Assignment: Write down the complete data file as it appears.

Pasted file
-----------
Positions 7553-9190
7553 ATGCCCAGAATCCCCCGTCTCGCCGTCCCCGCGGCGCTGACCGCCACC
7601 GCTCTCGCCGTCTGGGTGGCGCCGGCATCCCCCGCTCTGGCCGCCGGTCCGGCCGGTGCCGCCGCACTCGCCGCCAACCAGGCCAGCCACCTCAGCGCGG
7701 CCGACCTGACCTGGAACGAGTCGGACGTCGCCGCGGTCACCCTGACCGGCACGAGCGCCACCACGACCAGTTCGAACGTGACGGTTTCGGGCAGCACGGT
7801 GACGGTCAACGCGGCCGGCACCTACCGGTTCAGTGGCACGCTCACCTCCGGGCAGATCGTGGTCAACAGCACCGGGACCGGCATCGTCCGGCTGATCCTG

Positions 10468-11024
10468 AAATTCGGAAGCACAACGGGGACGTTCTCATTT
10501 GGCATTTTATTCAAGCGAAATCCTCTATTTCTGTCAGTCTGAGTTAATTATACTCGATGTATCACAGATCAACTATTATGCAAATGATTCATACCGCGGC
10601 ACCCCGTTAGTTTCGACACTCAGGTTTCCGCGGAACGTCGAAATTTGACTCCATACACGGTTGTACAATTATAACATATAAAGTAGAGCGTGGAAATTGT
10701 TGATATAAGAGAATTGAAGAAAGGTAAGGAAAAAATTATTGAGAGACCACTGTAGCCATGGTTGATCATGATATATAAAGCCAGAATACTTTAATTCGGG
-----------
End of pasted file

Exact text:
Positions 7553-9190
7553 ATGCCCAGAATCCCCCGTCTCGCCGTCCCCGCGGCGCTGACCGCCACC
7601 GCTCTCGCCGTCTGGGTGGCGCCGGCATCCCCCGCTCTGGCCGCCGGTCCGGCCGGTGCCGCCGCACTCGCCGCCAACCAGGCCAGCCACCTCAGCGCGG
7701 CCGACCTGACCTGGAACGAGTCGGACGTCGCCGCGGTCACCCTGACCGGCACGAGCGCCACCACGACCAGTTCGAACGTGACGGTTTCGGGCAGCACGGT
7801 GACGGTCAACGCGGCCGGCACCTACCGGTTCAGTGGCACGCTCACCTCCGGGCAGATCGTGGTCAACAGCACCGGGACCGGCATCGTCCGGCTGATCCTG

Positions 10468-11024
10468 AAATTCGGAAGCACAACGGGGACGTTCTCATTT
10501 GGCATTTTATTCAAGCGAAATCCTCTATTTCTGTCAGTCTGAGTTAATTATACTCGATGTATCACAGATCAACTATTATGCAAATGATTCATACCGCGGC
10601 ACCCCGTTAGTTTCGACACTCAGGTTTCCGCGGAACGTCGAAATTTGACTCCATACACGGTTGTACAATTATAACATATAAAGTAGAGCGTGGAAATTGT
10701 TGATATAAGAGAATTGAAGAAAGGTAAGGAAAAAATTATTGAGAGACCACTGTAGCCATGGTTGATCATGATATATAAAGCCAGAATACTTTAATTCGGG